While I am still loving the Yukon River it has become clear that close quarters and boredom breed drama, so last Friday I escaped to the big city of Fairbanks for a much needed reprieve. You'd think that being out in the middle of no place with the wind and the trees and the river would be relaxing, but what I was really craving was anonymity. The chance to walk through a store and recognize no one, to eat lunch alone, to blend in with a crowd and go unnoticed for even a few hours.

So I caught the express shuttle southbound out of the YRC and honestly slept most of the way into town where I checked in at Sven's Basecamp Hostel.

Sven's is a really unique place unlike any other hostel I've been to. It has the air of a brand new facility both because of the cleanliness of the hostel and the enthusiasm of Sven and his sister, both of whom were very friendly and accommodating. For $27 I got a bed in what they call a tent but it really more of a safari tent with permanent wood walls. I could have also rented a tipi or a cabin for some extra privacy, but I was the only girl there anyway so I saved some money.

The first thing I did after checking in was walk down to Safeway, get some dinner, and sit on the bench outside people watching. You know what was the best part? Having someplace to walk to. I wish I were a hiker, someone like my sister who loves to climb mountains and trek far into the forest, but I am the sort who loves walking towards something, even through something and I hadn't realized how much I missed that aspect of New Orleans. The next morning I took full advantage of the city (It's really more of an oversized town) and I walked more than 11 miles. I went to Wal-Mart, the outdoor sports store, got my eyebrows shapes, sat by the river, and even stopped at the Cultural and Visitor'sCenter, which I highly recommend if you're in the area.

As it happened a friend of mine from Vermont way back in 2010 was in the neighborhood on her way out of Denali so we met up around 8pm when her train got in. I had this brilliant plan to check out Silver Gultch Brewery which Google Maps said was just across the rover about 2.5 miles from Sven's Hostel. After walking all day I suggested taking a cab, but, as it turns out, the brewery was all the way in the town of Fox nearly ten miles away and my blood pressure rose each time the cabbie's fare ticked up. $57! By the time we got to the brewery I was highly irritated but the beer was very good and my friend found a nice lady who drove us back to Fairbanks. We stayed up all night drinking whiskey and smoking poorly rolled cigarets with three Argentinian bikers and by 4:30am it was time for my to make my way back up the Dalton.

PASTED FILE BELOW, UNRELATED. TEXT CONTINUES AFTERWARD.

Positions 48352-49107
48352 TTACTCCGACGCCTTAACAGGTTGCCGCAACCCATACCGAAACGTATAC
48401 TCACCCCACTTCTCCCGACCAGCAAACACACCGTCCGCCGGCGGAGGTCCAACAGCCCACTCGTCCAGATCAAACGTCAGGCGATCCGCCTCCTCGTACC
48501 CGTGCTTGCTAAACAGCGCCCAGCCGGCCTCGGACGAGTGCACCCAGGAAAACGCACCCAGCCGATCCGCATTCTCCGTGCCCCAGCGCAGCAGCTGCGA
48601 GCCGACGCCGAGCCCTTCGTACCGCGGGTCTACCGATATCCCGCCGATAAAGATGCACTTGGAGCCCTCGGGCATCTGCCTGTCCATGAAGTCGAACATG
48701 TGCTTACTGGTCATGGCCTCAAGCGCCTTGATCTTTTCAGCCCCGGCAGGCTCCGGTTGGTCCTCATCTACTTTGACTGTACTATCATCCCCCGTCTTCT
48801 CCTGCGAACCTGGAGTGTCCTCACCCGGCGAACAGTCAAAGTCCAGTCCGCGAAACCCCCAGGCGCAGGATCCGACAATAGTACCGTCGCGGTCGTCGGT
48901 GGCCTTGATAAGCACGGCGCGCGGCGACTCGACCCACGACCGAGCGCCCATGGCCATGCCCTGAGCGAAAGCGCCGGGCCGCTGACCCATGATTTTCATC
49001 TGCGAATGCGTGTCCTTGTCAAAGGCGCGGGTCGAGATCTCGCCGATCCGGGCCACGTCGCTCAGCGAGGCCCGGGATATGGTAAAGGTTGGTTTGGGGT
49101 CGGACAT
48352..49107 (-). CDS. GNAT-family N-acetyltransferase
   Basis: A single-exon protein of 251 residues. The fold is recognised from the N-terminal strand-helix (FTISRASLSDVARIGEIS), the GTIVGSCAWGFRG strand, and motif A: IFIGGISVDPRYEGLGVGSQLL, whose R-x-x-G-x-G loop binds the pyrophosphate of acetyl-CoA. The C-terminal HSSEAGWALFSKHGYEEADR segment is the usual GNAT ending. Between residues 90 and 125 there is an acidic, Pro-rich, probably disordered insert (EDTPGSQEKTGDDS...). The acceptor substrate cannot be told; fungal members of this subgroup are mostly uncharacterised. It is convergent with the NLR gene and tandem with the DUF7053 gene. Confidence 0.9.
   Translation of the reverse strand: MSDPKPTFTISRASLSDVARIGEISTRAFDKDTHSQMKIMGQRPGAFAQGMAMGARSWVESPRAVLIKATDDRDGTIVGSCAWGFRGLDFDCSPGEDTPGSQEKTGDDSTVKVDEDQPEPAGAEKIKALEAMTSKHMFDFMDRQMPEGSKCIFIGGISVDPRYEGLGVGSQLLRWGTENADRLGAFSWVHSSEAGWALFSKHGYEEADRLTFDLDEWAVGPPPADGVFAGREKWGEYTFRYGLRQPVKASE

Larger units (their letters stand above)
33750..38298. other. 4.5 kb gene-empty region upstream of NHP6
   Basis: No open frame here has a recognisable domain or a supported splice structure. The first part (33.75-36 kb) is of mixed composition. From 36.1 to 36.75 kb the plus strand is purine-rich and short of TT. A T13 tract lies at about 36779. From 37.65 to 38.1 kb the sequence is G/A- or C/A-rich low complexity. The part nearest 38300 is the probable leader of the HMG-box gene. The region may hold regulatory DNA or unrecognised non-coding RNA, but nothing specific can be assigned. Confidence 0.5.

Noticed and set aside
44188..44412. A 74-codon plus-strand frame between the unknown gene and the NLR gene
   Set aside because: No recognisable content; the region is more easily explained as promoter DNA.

Cultural Visitors Center

So I show up at the office to catch a van or tour going north. I'm exhausted in that slightly tipsy, red eyes, why didn't I sleep last night sort of way and they tell me that they're going to put me on a plane to Coldfoot. Awesome! It's a little six-seater and the pilot stows my pack in the wing. We take off... and the next thing I know we're landing in Coldfoot. I slept through the entire ride, right over the arctic circle! I'm still exhausted but we (myself and the four others that were on the tour) pile into a van and we drive to Wiseman, a small off settlement with a lot of history, and we get a great tour around some of the original buildings. Then we're on to Coldfoot Camp where I sit and chill with one of the tour guides for a few hours. This is about the point I realized how badly sunburned my face was, the office must have though I was a mess! Eventually I caught a supply van down the Dalton the 120 miles to YRC where I slept for 14 hours and woke up rejuvenated and ready for a another three months at the river.

All in all a good adventure, I just wish I had been a bit more conscious for the second leg. I got to see a few moose though and the next time I cross the Arctic Circle I will be much more rested.